[S09] Scientific research

It is inevitable and also prudent that we make use of scientific research in our daily life. We might look up information about what to eat to become healthier, or we might want to find out what is the best way of learning a new language.

One thing we should remember is that science is a human construction. It is the product of human beings who do not know everything, and who can be biased. So here are a few things to bear in mind when we read scientific research and make use of such information.

  • Scientific theories progress through trial and error. As we learn more, old theories are rejected and improved upon. So we should expect that many things we accept as scientific facts right now might turn out to be wrong later on. Keeping an open mind is thus a good attitude. However, this does not mean it is irrational to accept scientific findings. What we think we know right now might be the approximate truth even if not exactly right. Also, although science might be wrong about many things, there are lots of other things which we can be quite confident about, e.g. the Earth is not flat, water contains oxygen and hydrogen, etc.
  • Very often scientific studies are carried out but not published or reported. For example, a pharmaceutical company might do an experiment to test whether a drug is effective, but does not publish the result when it fails to find a positive effect. This is something to bear in mind especially in the field of medicine. One paper reporting a positive effect in a clinical trial might turn out to be an unreliable anomaly if there are many other unpublished results with the opposite conclusion.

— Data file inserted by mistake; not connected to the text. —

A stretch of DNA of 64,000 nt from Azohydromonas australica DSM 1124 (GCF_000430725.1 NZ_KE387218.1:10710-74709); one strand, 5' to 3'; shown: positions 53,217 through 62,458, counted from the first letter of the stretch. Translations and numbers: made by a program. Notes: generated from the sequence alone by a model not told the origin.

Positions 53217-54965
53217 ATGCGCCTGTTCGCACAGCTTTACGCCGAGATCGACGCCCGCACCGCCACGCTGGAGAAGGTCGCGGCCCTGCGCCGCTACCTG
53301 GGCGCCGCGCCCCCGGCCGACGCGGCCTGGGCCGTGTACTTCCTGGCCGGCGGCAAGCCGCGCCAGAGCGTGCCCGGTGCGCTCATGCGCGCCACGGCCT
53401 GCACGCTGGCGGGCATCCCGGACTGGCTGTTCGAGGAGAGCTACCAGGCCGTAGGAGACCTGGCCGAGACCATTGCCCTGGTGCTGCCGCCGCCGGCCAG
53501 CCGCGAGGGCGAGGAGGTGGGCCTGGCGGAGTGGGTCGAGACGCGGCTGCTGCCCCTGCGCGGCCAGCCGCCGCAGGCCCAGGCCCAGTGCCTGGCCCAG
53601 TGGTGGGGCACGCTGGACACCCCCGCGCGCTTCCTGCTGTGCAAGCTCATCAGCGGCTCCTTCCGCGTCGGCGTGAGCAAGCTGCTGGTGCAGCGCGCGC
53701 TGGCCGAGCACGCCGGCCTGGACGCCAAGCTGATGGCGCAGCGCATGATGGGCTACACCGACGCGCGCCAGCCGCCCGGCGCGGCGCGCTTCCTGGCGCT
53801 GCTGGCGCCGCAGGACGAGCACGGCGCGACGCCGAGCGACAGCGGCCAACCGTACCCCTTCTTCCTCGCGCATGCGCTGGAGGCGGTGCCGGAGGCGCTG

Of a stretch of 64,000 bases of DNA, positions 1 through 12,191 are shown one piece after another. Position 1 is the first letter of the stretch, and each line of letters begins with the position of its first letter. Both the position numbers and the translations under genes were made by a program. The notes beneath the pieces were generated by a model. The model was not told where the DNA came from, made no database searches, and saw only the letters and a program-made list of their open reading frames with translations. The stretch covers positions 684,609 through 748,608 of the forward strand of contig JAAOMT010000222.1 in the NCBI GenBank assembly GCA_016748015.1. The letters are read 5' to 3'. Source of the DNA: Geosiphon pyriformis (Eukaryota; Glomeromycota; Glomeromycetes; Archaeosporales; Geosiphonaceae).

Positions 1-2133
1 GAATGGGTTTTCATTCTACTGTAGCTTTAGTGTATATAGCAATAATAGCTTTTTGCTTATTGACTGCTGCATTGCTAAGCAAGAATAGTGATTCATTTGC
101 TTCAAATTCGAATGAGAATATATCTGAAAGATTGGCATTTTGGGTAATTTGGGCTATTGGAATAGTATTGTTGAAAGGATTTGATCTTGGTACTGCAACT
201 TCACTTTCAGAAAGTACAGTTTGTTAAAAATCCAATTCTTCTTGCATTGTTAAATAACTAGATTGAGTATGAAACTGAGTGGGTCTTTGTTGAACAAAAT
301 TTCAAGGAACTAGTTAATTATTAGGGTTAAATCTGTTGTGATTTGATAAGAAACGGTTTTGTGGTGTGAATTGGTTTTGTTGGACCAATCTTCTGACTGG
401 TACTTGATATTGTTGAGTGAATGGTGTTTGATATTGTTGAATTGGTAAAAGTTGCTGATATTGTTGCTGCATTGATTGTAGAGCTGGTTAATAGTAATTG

• Results that can be replicated are of course more reliable. Recently some experts found that about 75% of social psychology experiments published in top journals cannot be replicated.
  • Scientists, like ordinary human beings, can be biased. Some might not be completely objective when it comes to evaluating evidence. Others might be incompetent or careless in running their experiments. There are also those who are downright dishonest and fabricate their results. So it is sensible to be skeptical of findings which have not gone through a rigorous peer review process.
  • Extraordinary discoveries that go against established theories in the field should be treated with caution unless they can be replicated by others and evaluated more objectively.
  • Science is often expensive. Scientists depend on an adequate source of funding to do their work. So some might be tempted to publish only results that are favorable to the companies that fund their work, and to suppress unfavorable evidence. So it is crucial for scientists to reveal the source of their funding and to avoid conflicts of interests.
  • We get a lot of information about scientific research indirectly through various news channels and social media. Very often the people who report such news might not be scientific experts and can easily get things wrong. For example, very often a discovery about a correlation between X and Y will be reported as a causal claim: X causes Y. But the scientists themselves might be more cautious. So if you have time, looking up the actual research publication might give you a more accurate picture. Very often the abstract of the article is available for free on the internet. Try to identify websites which offer more high-quality content. Do not put your trust in everything you read in online forums. Verify for yourself that the information is correct and cross-check with other sources.
  • Nobody knows everything about science. A scientist who is an expert in one area might not even understand fully the basic principles of a different area of science. So be cautious of experts who make big claims about some topic that is not in his field.
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